Back to Ask the Diabetes Team Ask the Diabetes Team

From Tennessee, USA:

I have had type 1 diabetes for most of my life. Twenty years ago, when I was pregnant with my son, my doctor had me testing up to seven times a day. My fingers were getting sore so the doctor told me to take blood from my earlobe. I have been doing that for 20 years now because it doesn't hurt. I still have to type every day and don't want to have sore fingers. Is there a reason why I shouldn't use my ear lobe?


This practice has been used as an alternative to finger sticks. I am not sure it has been tested as thoroughly as alternative sites such as the arm. When the alternative site meters came out, they had to generate data to compare with results obtained in the usual fashion. I am not aware of any ear lobe sampling data. I would make sure that your physician reviews the integrity of the ear lobe to make sure there are no occult areas of infection. Even using your arm as an alternate site may also give you additional surface area to rotate around. It would be interesting to compare simultaneous data from arm, finger, and ear lobe.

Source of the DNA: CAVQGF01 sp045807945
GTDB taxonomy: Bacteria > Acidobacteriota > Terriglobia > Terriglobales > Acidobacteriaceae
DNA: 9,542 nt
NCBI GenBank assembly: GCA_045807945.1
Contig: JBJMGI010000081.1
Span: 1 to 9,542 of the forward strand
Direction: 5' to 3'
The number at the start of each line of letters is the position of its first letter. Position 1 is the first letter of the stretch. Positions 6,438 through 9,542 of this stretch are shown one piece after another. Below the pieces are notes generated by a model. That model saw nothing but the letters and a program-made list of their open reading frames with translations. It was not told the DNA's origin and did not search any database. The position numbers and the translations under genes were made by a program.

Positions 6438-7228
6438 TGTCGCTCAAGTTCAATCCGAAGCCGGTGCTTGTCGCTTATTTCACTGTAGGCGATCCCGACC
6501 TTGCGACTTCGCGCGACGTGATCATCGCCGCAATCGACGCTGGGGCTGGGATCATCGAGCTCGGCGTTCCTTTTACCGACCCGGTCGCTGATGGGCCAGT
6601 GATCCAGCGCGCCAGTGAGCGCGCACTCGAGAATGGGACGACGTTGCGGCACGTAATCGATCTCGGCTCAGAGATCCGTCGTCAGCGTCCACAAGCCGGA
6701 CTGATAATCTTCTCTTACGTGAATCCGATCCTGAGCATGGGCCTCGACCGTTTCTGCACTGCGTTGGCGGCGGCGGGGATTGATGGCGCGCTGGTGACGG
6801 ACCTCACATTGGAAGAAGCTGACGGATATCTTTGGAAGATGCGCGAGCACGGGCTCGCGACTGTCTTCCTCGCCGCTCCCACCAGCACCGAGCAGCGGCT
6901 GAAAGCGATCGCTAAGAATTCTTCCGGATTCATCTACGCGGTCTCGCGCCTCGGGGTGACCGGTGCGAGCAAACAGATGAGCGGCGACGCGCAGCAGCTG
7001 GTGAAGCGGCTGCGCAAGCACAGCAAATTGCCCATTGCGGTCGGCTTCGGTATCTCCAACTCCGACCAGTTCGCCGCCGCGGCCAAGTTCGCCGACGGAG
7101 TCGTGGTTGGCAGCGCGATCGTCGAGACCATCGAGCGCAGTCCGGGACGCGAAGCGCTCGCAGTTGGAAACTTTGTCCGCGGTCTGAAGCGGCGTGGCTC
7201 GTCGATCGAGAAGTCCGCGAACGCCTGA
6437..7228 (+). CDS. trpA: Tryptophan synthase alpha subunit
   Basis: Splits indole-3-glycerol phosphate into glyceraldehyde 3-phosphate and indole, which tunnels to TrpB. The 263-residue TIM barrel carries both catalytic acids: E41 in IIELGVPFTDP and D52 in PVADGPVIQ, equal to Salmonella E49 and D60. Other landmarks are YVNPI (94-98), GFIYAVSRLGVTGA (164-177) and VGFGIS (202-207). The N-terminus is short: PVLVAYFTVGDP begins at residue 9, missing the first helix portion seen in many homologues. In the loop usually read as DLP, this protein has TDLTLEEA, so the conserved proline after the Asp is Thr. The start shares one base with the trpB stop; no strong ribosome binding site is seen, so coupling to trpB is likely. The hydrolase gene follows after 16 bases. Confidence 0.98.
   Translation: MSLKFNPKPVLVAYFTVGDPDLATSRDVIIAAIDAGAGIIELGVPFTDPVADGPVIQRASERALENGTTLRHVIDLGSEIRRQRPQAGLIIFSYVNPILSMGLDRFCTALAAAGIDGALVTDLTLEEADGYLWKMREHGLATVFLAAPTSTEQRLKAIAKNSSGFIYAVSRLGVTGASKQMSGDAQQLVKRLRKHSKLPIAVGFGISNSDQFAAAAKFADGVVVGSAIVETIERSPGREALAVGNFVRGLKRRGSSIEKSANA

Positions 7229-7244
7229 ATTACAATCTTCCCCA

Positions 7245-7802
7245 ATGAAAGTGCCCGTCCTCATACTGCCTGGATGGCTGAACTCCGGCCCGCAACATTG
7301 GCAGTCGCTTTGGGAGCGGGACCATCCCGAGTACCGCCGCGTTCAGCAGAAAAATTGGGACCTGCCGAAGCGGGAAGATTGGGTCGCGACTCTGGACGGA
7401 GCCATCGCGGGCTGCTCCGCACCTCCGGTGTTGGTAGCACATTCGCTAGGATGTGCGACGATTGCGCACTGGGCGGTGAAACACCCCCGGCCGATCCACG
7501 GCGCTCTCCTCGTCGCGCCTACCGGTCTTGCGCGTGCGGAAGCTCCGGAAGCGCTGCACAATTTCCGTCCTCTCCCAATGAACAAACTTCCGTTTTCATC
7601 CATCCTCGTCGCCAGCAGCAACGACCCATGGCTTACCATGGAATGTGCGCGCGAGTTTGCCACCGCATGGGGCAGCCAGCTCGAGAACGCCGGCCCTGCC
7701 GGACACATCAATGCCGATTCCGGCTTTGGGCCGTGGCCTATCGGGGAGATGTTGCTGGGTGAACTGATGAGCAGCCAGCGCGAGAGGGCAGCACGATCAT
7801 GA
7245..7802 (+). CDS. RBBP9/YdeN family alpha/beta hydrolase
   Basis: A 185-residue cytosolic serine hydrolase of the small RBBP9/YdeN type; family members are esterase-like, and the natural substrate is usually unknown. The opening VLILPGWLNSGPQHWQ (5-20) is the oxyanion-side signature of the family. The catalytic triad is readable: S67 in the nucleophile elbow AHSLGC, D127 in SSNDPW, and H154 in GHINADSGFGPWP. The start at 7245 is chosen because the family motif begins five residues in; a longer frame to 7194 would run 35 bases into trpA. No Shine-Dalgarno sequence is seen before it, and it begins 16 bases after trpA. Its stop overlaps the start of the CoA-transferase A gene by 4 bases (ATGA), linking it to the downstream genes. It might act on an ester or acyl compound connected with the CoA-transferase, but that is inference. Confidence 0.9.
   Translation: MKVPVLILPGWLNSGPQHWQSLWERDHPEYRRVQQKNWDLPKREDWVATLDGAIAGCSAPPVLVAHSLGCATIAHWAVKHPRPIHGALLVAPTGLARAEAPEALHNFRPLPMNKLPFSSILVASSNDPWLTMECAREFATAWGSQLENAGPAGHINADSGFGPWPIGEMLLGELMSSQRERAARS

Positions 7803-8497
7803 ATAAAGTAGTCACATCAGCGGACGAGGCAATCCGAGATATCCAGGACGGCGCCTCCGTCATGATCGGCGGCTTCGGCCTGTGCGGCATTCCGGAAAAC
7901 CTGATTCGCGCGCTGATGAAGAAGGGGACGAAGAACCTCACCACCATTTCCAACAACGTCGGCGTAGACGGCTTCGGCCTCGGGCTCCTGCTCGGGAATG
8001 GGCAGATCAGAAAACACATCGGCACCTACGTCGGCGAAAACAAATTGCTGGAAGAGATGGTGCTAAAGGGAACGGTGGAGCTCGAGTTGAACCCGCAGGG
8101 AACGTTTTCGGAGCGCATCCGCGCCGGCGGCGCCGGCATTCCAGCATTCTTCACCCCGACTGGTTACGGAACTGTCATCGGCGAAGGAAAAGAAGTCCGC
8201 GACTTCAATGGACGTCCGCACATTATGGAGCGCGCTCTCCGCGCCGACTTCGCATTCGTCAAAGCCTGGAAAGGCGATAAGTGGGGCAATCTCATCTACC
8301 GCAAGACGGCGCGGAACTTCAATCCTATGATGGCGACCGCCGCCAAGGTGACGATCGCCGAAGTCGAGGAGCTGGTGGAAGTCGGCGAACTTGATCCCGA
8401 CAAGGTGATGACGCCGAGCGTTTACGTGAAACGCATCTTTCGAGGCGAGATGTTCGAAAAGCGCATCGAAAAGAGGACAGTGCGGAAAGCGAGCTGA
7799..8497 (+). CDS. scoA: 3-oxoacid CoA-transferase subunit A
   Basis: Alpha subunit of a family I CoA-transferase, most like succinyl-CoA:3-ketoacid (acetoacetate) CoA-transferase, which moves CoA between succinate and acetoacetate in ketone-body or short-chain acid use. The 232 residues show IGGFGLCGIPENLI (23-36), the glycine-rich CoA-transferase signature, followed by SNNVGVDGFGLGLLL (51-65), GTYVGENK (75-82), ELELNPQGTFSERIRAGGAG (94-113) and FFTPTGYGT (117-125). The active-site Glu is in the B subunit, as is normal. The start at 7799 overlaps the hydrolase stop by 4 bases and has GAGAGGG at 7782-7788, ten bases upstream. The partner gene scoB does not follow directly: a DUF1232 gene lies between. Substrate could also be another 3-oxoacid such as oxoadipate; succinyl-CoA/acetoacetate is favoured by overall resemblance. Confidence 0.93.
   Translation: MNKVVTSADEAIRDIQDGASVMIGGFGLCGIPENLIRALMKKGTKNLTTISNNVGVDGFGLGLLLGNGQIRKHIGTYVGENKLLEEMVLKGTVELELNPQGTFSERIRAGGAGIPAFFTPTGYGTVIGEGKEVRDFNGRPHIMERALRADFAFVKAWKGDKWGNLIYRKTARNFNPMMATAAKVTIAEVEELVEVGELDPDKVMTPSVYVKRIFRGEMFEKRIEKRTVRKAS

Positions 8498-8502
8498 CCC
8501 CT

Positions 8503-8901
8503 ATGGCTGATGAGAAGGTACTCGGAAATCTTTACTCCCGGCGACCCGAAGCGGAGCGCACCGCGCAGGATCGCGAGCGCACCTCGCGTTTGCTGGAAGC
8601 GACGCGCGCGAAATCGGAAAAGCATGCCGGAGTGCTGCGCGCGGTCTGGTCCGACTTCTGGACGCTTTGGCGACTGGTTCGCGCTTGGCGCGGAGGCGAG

Original posting 16 Mar 2009
Posted to Blood Tests and Insulin Injections and Daily Care


  Back to Ask the Diabetes Team Return to the Top of This Page

Last Updated: (none)
This Internet site provides information of a general nature and is designed for educational purposes only. If you have any concerns about your own health or the health of your child, you should always consult with a physician or other health care professional.

This site is published by T-1 Today, Inc. (d/b/a Children with Diabetes), a 501c3 not-for-profit organization, which is responsible for its contents. Our mission is to provide education and support to families living with type 1 diabetes.
By using this site, you agree to our Terms of Use, Legal Notice, and Privacy Policy.
© Children with Diabetes, Inc. 1995-2018. Comments and Feedback.